As the summer winds down and herb patches are in full bloom our thoughts turn to the ways in which we can preserve their brilliance for a dreary winter day. The concoction of a salacious sauce is a simple, yet sensational way to make that happen. The king of such simplicity is Pesto. Like all great loves, variations abound, each a recipe for making the best of the seasons fresh flavors.
The cornerstone of traditional pesto is basil. Thought to have first been cultivated in India, many cultures have been intoxicated by it’s charm. Once used by Indians to swear oaths in court upon. It is used in the preparation of holy water in the Greek Orthodox church. For Mexicans and Italians this fragrant herb is a source of love. In Mexico it is coveted in the hope of returning a lover’s roving eye. Italians display their love by fashioning a sprig of basil in their hair while courting. Indeed it was in the Northwestern corner of Italy, the stretch resting along the Mediterranean where basil arrived and flourished settling in to a revered status.
Ligurians take their pesto seriously. While many Italian cooks no longer have the luxury of time to use the traditional mortar and pestle and lean towards a blender or food process to make their masterpieces. Pesto without basil is unheard of. Confraternita del Pesto is a society based on that portion of the Italian Riviera. It’s mission is to “Uphold standards and the honor of pesto against imposters and dilettants.”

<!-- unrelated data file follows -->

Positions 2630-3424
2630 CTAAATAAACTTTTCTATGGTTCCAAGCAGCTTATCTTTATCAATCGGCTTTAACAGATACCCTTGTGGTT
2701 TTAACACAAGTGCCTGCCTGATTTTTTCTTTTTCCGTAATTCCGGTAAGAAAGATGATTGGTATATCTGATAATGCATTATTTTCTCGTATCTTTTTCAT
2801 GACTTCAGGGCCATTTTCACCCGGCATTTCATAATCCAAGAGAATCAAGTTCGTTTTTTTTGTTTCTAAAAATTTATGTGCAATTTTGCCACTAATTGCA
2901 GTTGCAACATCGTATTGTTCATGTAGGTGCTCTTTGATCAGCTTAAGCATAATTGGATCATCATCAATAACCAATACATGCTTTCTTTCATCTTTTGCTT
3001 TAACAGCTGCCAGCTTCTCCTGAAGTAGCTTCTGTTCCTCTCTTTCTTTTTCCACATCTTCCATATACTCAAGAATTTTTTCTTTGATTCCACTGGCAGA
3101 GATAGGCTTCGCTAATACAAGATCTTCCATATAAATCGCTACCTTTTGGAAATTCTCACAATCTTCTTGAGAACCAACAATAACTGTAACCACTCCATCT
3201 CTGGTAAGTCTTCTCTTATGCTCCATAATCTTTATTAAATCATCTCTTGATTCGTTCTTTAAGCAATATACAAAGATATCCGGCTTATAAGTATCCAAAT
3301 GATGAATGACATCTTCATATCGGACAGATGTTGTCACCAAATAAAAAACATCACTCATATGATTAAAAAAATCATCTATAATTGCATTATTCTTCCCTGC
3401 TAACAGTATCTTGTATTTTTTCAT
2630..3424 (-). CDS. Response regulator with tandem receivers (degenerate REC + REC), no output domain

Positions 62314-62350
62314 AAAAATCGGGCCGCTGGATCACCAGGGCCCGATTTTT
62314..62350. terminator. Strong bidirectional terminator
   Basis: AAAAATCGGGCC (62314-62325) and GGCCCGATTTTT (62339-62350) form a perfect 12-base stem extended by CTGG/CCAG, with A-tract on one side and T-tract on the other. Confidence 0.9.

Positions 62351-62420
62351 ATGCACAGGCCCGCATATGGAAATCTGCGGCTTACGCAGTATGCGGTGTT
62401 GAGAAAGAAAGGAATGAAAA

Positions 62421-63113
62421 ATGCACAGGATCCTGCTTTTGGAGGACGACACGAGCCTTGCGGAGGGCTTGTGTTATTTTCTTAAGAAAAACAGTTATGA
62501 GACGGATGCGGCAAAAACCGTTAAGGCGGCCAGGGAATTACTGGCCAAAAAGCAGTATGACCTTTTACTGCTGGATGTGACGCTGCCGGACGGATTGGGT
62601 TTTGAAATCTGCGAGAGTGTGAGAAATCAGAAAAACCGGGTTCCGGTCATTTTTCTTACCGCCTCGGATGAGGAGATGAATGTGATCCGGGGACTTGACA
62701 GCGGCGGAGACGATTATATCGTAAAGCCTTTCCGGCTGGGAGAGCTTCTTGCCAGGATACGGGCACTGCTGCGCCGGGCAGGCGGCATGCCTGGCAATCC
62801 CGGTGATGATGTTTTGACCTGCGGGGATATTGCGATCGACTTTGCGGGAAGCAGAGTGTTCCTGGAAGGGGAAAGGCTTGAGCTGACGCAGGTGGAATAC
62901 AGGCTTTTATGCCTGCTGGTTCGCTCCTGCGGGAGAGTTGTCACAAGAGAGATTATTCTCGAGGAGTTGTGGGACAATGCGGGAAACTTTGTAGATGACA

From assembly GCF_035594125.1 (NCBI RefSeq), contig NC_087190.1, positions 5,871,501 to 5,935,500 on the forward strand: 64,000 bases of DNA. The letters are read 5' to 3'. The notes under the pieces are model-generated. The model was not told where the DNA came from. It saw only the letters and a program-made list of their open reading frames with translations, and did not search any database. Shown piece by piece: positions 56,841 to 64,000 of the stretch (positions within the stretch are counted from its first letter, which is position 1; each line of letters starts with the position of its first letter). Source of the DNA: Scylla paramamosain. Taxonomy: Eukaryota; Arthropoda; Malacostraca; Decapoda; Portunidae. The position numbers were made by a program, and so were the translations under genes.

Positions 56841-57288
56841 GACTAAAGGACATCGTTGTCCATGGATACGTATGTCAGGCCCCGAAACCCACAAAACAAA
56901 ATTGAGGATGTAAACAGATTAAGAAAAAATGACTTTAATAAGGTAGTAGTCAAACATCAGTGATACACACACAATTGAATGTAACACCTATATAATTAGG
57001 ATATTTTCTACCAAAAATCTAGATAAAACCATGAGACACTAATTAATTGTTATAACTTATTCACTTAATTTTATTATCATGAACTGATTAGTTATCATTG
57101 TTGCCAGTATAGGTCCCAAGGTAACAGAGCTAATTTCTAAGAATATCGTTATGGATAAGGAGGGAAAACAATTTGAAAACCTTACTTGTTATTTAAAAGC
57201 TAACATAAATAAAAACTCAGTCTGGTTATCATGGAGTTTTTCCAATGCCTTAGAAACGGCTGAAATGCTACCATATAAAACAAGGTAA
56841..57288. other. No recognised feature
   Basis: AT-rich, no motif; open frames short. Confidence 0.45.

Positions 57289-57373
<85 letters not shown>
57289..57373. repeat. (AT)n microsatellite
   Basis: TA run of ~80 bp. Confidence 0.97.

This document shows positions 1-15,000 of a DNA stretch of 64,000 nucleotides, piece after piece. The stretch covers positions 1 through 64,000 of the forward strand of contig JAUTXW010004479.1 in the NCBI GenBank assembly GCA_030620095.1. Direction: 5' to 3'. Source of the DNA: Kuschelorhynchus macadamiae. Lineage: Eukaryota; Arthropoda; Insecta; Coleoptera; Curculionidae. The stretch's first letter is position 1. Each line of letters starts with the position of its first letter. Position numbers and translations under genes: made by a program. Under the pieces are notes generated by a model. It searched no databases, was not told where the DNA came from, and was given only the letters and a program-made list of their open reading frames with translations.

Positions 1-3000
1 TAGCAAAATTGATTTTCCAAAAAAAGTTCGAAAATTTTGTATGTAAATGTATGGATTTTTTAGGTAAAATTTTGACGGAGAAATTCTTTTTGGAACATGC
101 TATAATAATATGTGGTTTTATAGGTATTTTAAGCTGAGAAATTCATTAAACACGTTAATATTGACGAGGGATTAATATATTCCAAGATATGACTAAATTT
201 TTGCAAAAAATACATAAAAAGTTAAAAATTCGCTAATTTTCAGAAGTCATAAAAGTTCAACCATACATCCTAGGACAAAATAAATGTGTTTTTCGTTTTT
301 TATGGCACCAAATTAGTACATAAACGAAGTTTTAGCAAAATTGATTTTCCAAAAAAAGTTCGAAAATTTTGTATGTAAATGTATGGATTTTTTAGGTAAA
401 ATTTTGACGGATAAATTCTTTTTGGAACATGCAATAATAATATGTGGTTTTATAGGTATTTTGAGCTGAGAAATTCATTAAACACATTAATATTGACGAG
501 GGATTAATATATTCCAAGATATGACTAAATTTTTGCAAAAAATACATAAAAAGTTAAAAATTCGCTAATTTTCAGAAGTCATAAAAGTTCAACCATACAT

In upstart New England we cross the line and make the most of the pesto’s basic premise with delicious results. Here are some creative recipes from local experts:
- Pesto alla Genovese from Tim Wilcox and Caroline Pam
- Ryan Voiland's Freezer Pesto
- Hickory Dell Lower Fat Pesto
- Green Garlic Pesto by Red Fire Farm
- The Kitchen Garden's Cilantro Pesto
- Chive and Mint Pesto from Terra Americana
- Roasted Garlic and Pesto with Axler's Smoked Salmon Chowder
15 Ways to Make the Most of your Pesto
- As a spread for crackers. Paticulary good paired with chevre.
- As a base for bruschetta.
- As a simple sauce for pasta.
- Flavor soups with it.
- Use it to a a new twist to marinara sauce.
- Give your potato and pasta salad some pizzazz.
- Drizzled on poached eggs or mixed into scrambled.
- As a coating (along with bread crumbs) for fish fillets of pounded chicken breast.
- As a substitute for condiments like mustard of mayonnaise on sandwiches.
- Put the mint jelly and applesauce away, pork and lamb pair well with pesto.
- Mix with fresh lemon juice to dress your tomato and green salads.
- Baste on meats, pork, poultry and fish before grilling.
- Terrific on grilled, broiled and steamed vegetables.
- Add it to a gratin for new take on a timeless classic.
- On pizza in stead of the old faithful tomato sauce.
Find it Locally:
If you don't have the fortune of an herb garden in your back yard. The vendor's at the Springfield Farmer's Market each Tuesday afternoon offers a host of farms that can offer a host of options for making pesto with your own distinct flare.
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Photo Credit: The Poetry of Life